Thursday, December 12, 2002

Among items to be sold to raise funds for the Japanese Cultural Center of Hawaii are two 5-foot-tall carved wood and lacquer temple guards, Bishmonten (shown) and Jikokuten.

To the rescue

Struck by the desperate financial
straits of Hawaii's Japanese Cultural
Center, the Buntin clan plans a unique
art sale to raise money and awareness

By Nadine Kam

Like many people, Robyn Buntin's family was stunned when news of the Japanese Cultural Center of Hawaii's financial troubles surfaced in spring. Also like most, they felt helpless in thinking they could make any kind of dent in erasing the center's $9 million debt.

Over Thanksgiving dinner the family, longtime purveyors of Asian, Hawaiian and South Pacific antiques and art, decided to do their part for the cause by staging a fund-raising sale of artwork Saturday through Monday at JCCH.

It was, in part, a personal mission because Buntin's son Tusha is active in the Hawaii Kendo Federation, which practices regularly in the center's dojo.

A lacquer and mother-of-pearl jewelry box from the Taisho period, dating from 1912 to 1926.

"I realized it was very important to my son and important to a lot of people in the state," Buntin said. "We can't, by ourselves, save the center, but we can raise a consciousness about it. I'm not sure how much we'll be able to raise, but I think an effort like this can be a focus on the plight of the center and encourage people to step up and help."

THE EVENT promises to be a win-win situation, as the 300 works of art offered will be priced lower than Robyn Buntin Galleries' retail prices. Buntin's aim is only to recoup his costs while donating all profits to JCCH.

"I don't want people to see this as a mercantile effort or a rummage sale. We have some remarkable artwork, but we've discounted the prices to make it reasonable," he said.

Contemporary posters will start at $20; framed woodblock prints dating from the 1840s to the present will run from $100 to $1,500; and there will also be lacquerware, Japanese scrolls and screens, Hawaiiana and European engravings and prints. More images of available work can be found at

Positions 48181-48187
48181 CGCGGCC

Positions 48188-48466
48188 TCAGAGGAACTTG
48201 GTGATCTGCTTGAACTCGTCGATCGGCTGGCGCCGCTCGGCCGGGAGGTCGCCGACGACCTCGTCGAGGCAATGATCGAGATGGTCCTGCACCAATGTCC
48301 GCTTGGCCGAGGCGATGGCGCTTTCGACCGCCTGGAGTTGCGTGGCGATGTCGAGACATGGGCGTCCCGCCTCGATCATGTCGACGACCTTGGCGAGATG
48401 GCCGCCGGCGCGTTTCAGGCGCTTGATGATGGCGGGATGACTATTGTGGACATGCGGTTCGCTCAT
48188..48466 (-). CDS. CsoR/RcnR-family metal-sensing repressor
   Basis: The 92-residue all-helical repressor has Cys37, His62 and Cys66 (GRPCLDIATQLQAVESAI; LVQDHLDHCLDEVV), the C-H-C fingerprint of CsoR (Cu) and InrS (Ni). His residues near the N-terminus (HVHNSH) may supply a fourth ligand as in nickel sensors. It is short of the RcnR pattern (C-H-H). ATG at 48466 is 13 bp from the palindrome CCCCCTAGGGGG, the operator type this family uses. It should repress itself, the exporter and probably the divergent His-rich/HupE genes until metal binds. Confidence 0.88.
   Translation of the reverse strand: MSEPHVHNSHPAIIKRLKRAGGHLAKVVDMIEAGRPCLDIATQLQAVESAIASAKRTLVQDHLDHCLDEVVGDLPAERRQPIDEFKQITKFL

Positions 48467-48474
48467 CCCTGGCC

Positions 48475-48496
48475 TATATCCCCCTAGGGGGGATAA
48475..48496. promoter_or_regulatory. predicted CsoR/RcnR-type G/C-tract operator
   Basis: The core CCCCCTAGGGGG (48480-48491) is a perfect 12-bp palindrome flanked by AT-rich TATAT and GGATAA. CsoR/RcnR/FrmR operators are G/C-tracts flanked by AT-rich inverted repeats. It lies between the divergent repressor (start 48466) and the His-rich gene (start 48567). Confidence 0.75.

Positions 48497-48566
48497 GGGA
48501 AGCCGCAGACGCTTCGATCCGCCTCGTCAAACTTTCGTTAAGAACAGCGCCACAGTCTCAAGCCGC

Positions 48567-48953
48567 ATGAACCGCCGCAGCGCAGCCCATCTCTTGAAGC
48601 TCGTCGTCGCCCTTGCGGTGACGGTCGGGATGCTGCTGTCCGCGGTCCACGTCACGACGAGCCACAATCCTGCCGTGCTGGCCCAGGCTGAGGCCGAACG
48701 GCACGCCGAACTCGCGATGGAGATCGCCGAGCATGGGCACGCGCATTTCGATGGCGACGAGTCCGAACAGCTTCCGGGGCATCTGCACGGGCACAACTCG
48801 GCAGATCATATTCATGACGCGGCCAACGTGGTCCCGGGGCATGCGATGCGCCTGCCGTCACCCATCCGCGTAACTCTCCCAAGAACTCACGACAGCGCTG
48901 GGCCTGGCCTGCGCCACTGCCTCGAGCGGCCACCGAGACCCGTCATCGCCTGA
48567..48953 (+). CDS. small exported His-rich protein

A cinnabar incense burner from 19th century Japan.

A highlight of the sale will be two 14th-century Japanese temple guardians of lacquer over wood, priced at $180,000, down from $225,000.

Buntin said the guardians came in fours, intended to keep watch over Buddhist temple doors. The figures of Bishmonten and Jikokuten stand 5 feet tall with intact crystal eyes, painted from behind for an intense lifelike stare that was designed to inspire awe among temple-goers.

"It's remarkable to find even two from the same set," Buntin said.

THE CENTER, at 2454 S. Beretania St., opened in 1987 to help preserve Japanese arts and cultural practices and preserve the legacy of Japanese in Hawaii, with facilities that include a historical gallery, library, martial arts dojo for kendo, karate and aikido practices, 10,000-square-foot banquet facility, the Seikoan (Shining Star) Tea House and a gift shop.

Also offered will be several woodblock prints. This one, depicting a scene from a kabuki play, is from 1855 and signed by the artist Toyokuni. The print is on mulberry paper and is priced at $300 framed.

The building was put up for sale in October, prompting the community to rally in support of the center. To date, residents, businesses and nonprofits have contributed about $2.8 million in donations, according to Fujio Matsuda, a member of the Committee to Save the Center. The deadline for raising funds owed to Bank of Hawaii, First Hawaiian Bank, Central Pacific Bank and City Bank is Dec. 31.

"We hope we can at least get close enough to bring about a postponement or work out something of that type," Buntin said.

Those who simply want to make a donation can make a check out to "Save the Center" and send to Committee to Save the Center, 3660 Waialae Ave. Suite 301, Honolulu, HI 96816.

Save the center

Art sale to benefit the Japanese Cultural Center of Hawaii:

Where: JCCH, 2454 S. Beretania St.
When: 11 a.m. to 7 p.m. Saturday through Monday
Admission: Free
Call: 545-5572

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